Your film suggests modesty before the world of plants, but what does it teach us about ourselves, human beings?
JD: It's really up to everyone to draw their own conclusions from seeing the film, and to evaluate how to interpret it for their own lives. If the film can contribute to a more conscious perception of our nature and therefore to our treating nature a little better - that would be fantastic, of course.
 
What lessons can be drawn from the scientific discoveries presented in the film for forest preservation and rehabilitation? “
JD: Dr. Simard and Peter Wohlleben suggest that we allow trees, both young and old, to grow naturally, between different species (as opposed to monocultures), allowing them to age and grow their offspring (as opposed to cutting them all down at the same age), and globally that we treat them with more respect by accepting that they are individual beings and not just objects produced in a factory setting.
 

The hidden treasures of plants

In addition to the documentary "The Intelligence of Trees", the directors wanted to add a scientific element on the fabulous capacities of plants, their applications and future prospects. The result is a series of avenues for reflection and research on our relationship with plants and their true nature. Our curiosity is a powerful motivation... but what is our intention with regard to plants?
By studying plants, scientists are finding capabilities in them that we didn't even consider a few years ago. Plants perceive and react to sound, light and their environment. They recognize each other, can help or compete with each other. They also protect themselves from danger. Can we talk about consciousness? Do plants have a form of intelligence? With the support of science for some, of spirituality for others, or at the crossroads of both, researchers here help us discover the hidden treasures of the plant world.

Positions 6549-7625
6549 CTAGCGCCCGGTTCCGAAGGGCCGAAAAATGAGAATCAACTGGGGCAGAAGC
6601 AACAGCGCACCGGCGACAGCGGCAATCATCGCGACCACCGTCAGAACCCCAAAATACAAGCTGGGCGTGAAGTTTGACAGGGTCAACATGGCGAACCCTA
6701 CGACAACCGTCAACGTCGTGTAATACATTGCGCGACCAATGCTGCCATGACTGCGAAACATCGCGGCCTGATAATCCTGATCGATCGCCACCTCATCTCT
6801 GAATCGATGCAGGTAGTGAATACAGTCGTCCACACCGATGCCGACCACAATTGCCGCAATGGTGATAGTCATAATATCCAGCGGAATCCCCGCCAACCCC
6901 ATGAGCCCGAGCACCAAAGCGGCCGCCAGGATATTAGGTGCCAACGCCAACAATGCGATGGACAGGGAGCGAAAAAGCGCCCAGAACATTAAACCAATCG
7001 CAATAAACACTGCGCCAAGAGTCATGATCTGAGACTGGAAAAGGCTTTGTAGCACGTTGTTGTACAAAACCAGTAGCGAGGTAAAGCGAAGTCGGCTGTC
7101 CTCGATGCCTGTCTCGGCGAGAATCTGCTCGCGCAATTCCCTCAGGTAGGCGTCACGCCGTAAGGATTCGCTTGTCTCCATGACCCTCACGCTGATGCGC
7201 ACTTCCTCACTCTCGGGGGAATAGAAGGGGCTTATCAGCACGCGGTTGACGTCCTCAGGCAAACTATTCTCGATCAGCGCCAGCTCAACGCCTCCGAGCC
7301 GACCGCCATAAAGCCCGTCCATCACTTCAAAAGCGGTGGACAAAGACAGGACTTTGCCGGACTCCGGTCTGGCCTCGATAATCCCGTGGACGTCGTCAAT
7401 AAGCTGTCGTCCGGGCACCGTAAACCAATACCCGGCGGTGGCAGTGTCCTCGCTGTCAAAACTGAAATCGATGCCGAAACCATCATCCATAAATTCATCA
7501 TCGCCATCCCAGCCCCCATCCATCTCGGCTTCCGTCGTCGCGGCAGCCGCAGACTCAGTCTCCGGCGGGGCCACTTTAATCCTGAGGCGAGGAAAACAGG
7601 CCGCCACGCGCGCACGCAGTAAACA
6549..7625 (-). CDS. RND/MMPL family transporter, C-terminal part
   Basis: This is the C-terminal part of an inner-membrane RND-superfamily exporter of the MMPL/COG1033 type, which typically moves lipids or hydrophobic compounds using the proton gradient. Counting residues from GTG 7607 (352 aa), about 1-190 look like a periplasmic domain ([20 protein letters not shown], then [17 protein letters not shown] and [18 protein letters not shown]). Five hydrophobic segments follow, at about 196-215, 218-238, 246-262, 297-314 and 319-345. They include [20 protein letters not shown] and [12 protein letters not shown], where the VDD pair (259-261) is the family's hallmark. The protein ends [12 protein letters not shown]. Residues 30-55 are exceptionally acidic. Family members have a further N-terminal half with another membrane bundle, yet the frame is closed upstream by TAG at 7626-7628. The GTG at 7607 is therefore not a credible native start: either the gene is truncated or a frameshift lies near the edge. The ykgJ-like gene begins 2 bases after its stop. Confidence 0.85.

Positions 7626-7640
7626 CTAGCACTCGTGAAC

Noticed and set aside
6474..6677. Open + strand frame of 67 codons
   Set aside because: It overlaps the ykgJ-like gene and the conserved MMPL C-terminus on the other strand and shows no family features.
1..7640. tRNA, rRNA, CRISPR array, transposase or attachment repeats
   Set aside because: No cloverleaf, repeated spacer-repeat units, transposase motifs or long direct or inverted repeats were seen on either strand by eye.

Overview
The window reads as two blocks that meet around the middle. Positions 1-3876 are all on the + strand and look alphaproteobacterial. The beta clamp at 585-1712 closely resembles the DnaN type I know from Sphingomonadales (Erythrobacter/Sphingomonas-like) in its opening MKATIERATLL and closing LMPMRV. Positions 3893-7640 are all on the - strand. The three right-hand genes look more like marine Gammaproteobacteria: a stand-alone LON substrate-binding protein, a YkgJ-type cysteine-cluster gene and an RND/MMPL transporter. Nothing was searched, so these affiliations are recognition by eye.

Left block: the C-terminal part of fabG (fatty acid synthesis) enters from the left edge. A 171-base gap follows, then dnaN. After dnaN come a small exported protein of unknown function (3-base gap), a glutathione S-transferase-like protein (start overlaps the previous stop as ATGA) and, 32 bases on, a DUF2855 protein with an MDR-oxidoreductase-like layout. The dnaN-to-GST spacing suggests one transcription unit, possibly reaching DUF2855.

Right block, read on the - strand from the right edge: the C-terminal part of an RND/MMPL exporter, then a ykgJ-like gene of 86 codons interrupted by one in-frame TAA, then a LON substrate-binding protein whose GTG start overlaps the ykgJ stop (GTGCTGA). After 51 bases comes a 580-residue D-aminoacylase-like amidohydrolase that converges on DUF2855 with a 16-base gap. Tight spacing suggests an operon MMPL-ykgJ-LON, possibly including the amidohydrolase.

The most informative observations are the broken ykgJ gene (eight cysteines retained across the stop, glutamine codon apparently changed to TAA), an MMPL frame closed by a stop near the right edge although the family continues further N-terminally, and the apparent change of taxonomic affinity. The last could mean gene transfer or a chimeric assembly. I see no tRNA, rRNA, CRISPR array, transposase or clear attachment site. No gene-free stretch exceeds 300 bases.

The speakers in the film
 
Jean Thoby - Nurseryman and landscape gardener by profession, researcher and botanist by passion, Jean Thoby also calls himself a "museologist". With the help of a box that transforms the electric waves of plants into sounds, he shows how plants express themselves and thus reveals the natural harmonies that populate our environment.
Ernst Zürcher - Ernst Zürcher is a forest engineer, doctor of natural sciences, professor and researcher in wood sciences at the Berne University of Applied Sciences, lecturer at the Swiss Federal Institute of Technology in Lausanne (EPFL) and Zurich (ETHZ), and studies in particular the temporal structures of trees (chronobiology). He is the author of numerous scientific articles and the book "Trees, between visible and invisible".
Michel Duhamel - He is an engineer and President of GENODICS SAS, a company specialized in genodics. During the process of protein synthesis, the amino acids of a plant emit sequences of sounds constituting a specific melody for each protein; the "proteodies". By recording and replaying these melodies, the synthesis of the corresponding proteins can be stimulated or inhibited. In agriculture, this method can help plants to resist strong changes in temperature, rainfall or viruses.
François Bouteau - Lecturer at the University of Paris-Diderot and researcher at the Interdisciplinary Laboratory of Tomorrow's Energies, François Bouteau teaches the biology and diversity of algae and fungi as well as plant nutrition, and works on plant neurobiology.
Henk Kieft - An international agronomist of Dutch origin, he specialises in quantum agriculture, dedicated to global agricultural restoration, integrating biodynamics, agro-homeopathy and organic practices. Going against what he learned at university, he now believes that plants are electric beings and wonders about the spiritual dimension of the plant world.
Laure Charrin - Singer and energetic, she perceives the message of the plants. First of all by feeling but also by kinesiology tests. In her daily life, she finds answers from plants, for the layout of her vegetable garden for example. She believes in the immense potential of our collaboration with plants.
 
Cinema release: September 27, 2017 - Broadcast by Jupiter-Films - Duration: 1h20
 
PREVIEWS:
- Sunday 24 September at 5pm at Club de l'Etoile (14 rue Troyon, 75017 Paris); film-debate Reservations recommended ON THIS LINK
 Monday 25 September at 8.15 pm at the UGC Ciné Cité Les Halles (Forum Des Halles, 75001 Paris) : film-debate
 
SESSIONS & CINE-DEBATS :
 
WITH THE FILM, PLANT TREES!
 "For 1 cinema ticket bought, 1 tree planted! « 
Thanks to the partnership with Ecosia.org, 5,000 trees will be planted for the first 5,000 cinema tickets purchased.